STATE OF THE VENDING INDUSTRY REPORT
With rising unemployment
Recession drives hurting sales in 2008, vending
operators engaged in a
proﬁt protection host of recovery initiatives,
including staff reductions,
price increases and business
By Elliot Maras, Editor
A utomatic merchandising has often been described
as a bellwether industry for the U.S. economy.
When the economy is strong, vending and coffee
service thrive as employers rely on refreshment service
providers to sustain employee productivity. When the
2008 chipped the ﬁnancial foundations of hundreds of thou-
sands of businesses, spurring layoffs in almost all industries.
Automatic merchandising revenues slid 5 percentage
points in 2008, ending a 4-year growth trend and returning
to the 2003 level of $22.05 billion, according to the 2009
economy suffers, so does demand for refreshments in the Automatic Merchandiser State of the Vending Industry
work place. Report, which is based on an online survey. The biggest
The recession that began in 2007 and got progres- losses came in the second half of 2008, as the unemploy-
sively worse through 2008 has been described by many as ment gradually rose, hitting 7.2 percent in December.
a depression, with unemployment rising to unusual highs, By November of 2008, more than 1.9 million jobs had
consumer conﬁdence hitting record lows and, as of August been lost and consumer conﬁdence fell to record lows. The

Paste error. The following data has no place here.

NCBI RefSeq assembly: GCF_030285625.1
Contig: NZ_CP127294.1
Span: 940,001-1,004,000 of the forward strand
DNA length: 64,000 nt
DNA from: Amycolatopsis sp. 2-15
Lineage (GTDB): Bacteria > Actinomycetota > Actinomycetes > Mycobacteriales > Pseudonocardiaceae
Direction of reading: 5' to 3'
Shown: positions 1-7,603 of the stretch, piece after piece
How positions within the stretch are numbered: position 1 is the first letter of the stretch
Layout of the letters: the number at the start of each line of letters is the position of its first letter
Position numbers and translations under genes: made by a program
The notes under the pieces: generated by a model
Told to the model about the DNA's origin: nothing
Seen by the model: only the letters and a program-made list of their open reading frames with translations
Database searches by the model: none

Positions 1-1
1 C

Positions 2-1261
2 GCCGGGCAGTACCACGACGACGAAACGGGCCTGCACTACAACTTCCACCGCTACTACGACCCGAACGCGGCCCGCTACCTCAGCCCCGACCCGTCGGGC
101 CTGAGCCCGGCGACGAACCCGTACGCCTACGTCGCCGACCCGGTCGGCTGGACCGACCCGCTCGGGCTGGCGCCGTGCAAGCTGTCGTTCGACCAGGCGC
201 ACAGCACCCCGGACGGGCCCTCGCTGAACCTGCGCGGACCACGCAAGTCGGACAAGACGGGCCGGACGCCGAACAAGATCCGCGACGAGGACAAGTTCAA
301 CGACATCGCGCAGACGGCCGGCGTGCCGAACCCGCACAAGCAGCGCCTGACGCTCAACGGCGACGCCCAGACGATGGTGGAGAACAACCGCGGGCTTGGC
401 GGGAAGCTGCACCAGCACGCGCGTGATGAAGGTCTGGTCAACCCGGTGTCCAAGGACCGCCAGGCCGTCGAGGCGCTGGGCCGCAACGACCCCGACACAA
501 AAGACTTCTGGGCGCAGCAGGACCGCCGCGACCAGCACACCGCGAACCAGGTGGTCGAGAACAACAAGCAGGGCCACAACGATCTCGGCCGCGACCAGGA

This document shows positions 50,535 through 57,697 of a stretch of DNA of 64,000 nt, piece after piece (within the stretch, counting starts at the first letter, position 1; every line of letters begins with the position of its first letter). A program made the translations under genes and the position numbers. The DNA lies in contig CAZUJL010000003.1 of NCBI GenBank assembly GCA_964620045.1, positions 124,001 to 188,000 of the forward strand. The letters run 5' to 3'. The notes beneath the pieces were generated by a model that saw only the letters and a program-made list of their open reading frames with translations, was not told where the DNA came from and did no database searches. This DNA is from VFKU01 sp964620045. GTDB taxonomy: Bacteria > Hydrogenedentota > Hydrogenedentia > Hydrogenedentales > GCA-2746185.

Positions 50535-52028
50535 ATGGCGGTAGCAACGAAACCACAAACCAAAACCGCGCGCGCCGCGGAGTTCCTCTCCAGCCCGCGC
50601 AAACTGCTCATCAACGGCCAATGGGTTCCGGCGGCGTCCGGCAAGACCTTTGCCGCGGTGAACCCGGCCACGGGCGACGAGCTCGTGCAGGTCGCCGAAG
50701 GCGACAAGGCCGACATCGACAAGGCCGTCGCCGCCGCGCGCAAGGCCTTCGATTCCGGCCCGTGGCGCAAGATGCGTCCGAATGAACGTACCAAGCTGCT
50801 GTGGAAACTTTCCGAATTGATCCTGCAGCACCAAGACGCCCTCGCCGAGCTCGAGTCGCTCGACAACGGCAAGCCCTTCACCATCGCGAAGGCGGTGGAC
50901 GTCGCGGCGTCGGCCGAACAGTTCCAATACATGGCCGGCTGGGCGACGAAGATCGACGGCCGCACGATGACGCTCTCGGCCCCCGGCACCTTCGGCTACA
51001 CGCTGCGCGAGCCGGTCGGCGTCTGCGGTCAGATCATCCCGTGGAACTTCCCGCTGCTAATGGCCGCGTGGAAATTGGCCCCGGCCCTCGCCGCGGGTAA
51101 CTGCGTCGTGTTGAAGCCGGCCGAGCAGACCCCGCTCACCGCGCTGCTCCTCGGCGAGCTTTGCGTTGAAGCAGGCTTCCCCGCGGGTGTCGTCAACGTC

2009, little sign of improvement. 7.2 percent unemployment in December of 2008 marked
Automatic merchandising, which never fully recovered a signiﬁcant 1-year change in national employment. Job
from the “dotcom” implosion of the late 1990s, suffered losses were broad-based, with the manufacturing, con-
heftier doses of work site downsizing, rising costs, consumer struction, retail, ﬁnancial service and business service
resistance to higher prices, and limited growth opportuni- sectors posting substantial declines. Only the health care
ties. The “mortgage meltdown” that struck in September of and government sectors added jobs.
Vending losses were largely due to work site downsizing,
which vending operators themselves were forced to do in
CHART 1: INDUSTRY REVENUE IN BILLIONS,
their own operations to protect their proﬁtability.
1999 23.29 VENDING FACES ONGOING CHALLENGES
The rising unemployment and fallout in consumer conﬁ-
dence which gripped many industries in 2008 contributed
to some larger challenges that the vending industry has
2002 22.10 struggled with for decades. Namely, the shifting of the
2003 21.05 nation’s work force from blue collar industrial jobs to white
2004 21.26 collar and “pink collar” service jobs.
21.89 Some observers claim negative consumer perception of
vending prevented operators from capitalizing on a “trad-
ing down” trend that convenience stores and, to a lesser
2007 23.21 extent, fast food restaurants were able to do in 2008.
2008 22.05 Consumers, in order to reduce expenditures, bought